I mentioned on my Dad’s birthday about my desire to run trails a bit in his honor but I wasn’t quite honest about that. My desire to run trails was actually a side effect of Stockholm Syndrome.
See…this is what happened. I was basically kidnapped by a bunch of crazy runners. And they tricked me.
There were several running coaches in our group and all of them participate on some level in the local trail runs. Which we have TONS of. Trail running is kinda huge around here, it turns out. And after running with these coaches for weeks (See? THEY KIDNAPPED ME.) and listening to them talk excitedly about upcoming races or training runs…I couldn’t help but start asking questions. Of course I’d always say, “I just don’t think trail running is for me. I have weak ankles. And I’m a total klutz.” And those things are both VERY TRUE so I really believed what I was saying.
But they just kept with the talking about it I started looking to my crazy running captors like superheroes that I wanted to idolize and next thing I know I’m telling people: “I think I want to try trail running.”
Our main coach took a few of us interested newbies (or hostages, depending on how you look at it) out for an introductory trail run on Christmas Eve. And I was immediately hooked. It was an “easy” set of trails. A “technical” trail is one that basically prohibits you from running, maybe it’s too rough or steep. These trails were not very “technical” so I know there are harder ones. But that one outing? WAS SO MUCH DAMN FUN. It was like being a kid, tramping through the mud. Running through the woods. It was AMAZING.
So I’ve been talking to the other newbies who all also drank the kool-aid and we are all kinda on the same page. Loving the new experience of trails and wanting to sign up for trail races. The only one available soon is the McKay Hollow Madness. And it is described as here: “The McKay Hollow Madness 25K Trail Run is roughly 25 kilometers of mostly single track trail…This is a technical race with some difficult climbs and descents.”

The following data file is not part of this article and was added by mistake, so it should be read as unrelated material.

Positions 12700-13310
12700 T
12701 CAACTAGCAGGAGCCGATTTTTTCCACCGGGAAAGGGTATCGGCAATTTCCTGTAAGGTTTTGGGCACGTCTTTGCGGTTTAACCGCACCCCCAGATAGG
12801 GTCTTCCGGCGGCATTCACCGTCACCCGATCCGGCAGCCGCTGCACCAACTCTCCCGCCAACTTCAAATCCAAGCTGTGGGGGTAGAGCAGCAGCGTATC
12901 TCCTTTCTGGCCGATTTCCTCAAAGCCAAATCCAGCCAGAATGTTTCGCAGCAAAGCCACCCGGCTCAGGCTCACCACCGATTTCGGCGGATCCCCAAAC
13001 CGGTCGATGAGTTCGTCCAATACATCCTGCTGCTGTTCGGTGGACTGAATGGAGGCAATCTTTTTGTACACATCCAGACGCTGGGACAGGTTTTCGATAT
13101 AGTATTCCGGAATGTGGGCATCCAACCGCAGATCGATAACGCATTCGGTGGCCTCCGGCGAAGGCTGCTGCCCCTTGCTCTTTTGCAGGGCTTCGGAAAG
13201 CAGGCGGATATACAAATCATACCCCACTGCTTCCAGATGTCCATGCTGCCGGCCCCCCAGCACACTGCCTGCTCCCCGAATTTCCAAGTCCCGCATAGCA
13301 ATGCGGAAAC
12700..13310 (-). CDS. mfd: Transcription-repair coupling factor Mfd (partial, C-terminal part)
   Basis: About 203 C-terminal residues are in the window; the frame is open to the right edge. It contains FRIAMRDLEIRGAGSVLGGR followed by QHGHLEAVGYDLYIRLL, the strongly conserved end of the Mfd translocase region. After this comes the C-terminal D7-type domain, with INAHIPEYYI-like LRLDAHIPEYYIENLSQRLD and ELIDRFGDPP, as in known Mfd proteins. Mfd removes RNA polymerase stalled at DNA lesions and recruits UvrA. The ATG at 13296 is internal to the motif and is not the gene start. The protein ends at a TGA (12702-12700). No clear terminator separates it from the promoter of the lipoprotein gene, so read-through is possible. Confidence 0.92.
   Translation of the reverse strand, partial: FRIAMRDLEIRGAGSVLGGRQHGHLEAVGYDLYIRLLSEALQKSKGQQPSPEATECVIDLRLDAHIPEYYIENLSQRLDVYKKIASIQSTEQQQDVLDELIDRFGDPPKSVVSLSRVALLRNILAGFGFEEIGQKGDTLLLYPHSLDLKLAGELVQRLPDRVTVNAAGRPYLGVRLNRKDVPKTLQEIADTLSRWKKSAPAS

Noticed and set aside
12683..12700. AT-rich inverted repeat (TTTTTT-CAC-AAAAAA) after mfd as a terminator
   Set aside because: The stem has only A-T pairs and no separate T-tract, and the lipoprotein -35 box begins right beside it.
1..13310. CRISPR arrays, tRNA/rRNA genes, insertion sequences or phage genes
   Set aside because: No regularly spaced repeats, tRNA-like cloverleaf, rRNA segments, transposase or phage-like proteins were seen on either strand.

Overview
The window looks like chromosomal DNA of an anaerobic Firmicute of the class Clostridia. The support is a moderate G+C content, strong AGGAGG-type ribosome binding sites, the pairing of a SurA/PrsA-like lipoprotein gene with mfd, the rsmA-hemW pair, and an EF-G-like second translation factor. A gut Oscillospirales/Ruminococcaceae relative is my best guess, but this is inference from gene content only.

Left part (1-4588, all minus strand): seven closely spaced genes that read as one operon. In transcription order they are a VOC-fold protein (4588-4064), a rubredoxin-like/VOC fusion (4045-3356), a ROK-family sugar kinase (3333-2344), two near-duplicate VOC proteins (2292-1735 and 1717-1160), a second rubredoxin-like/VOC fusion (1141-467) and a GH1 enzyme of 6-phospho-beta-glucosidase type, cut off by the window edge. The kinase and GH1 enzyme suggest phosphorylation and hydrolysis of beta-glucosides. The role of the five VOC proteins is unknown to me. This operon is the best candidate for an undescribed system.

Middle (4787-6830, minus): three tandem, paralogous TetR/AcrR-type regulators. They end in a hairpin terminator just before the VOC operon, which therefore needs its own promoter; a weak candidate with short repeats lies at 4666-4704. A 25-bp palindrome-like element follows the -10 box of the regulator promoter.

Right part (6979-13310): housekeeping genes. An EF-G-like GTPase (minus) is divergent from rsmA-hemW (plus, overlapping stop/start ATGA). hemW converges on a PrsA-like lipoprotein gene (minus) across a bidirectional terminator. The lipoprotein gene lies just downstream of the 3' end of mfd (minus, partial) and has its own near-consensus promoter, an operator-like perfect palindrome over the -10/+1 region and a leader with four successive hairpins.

EEK. Narrow and difficult! That wouldn’t be smart for a newbie, right? NO!
But I let my captors on the trail run this weekend talk me into it. And I signed up for the race Saturday night. EEEEEEEK. I AM DOING A 25K TRAIL RUN IN MARCH!
I’m telling you, I may indeed be suffering from Stockholm Sydrome, but this weekend I did 11 miles on the trails and loved every single step. Of course, I’ve been loving most steps of running lately, but these steps? OUTRAGEOUSLY FUN. Muddy! Rainy! FUN! So when I was reassured that the McKay Hollow 25K was within my realm of ability by another trail runner? I jumped at the chance to give me an excuse to run more trails.
So…this is a new journey. TRAILS! You definitely have to be more focused on the ground when you’re running trails. And you have to accept you’re going to turn an ankle (which I’ve done a few times) or fall (which I’ve not done yet) or end up covered in mud (which I’m looking forward too) but all in all? I think it was an easier 11 miles on the trails than on the road. It took me longer, but it went by faster. And the peacefulness? Worth all of the ankle turns and mud.
I still think of my Dad a lot while I’m out there, which is nice too. But this is something I’m doing entirely for me. As all of my runs are. And the miles on the trails? Are for the 8-year old me who just likes stomping in puddles and playing in the mud. And for the biology degree holder who is fascinated by lichens and shelf fungi. And for the photographer in me who can’t resist the mist-covered trees. The trails are a whole new facet to this running experience, and I can’t wait to explore them.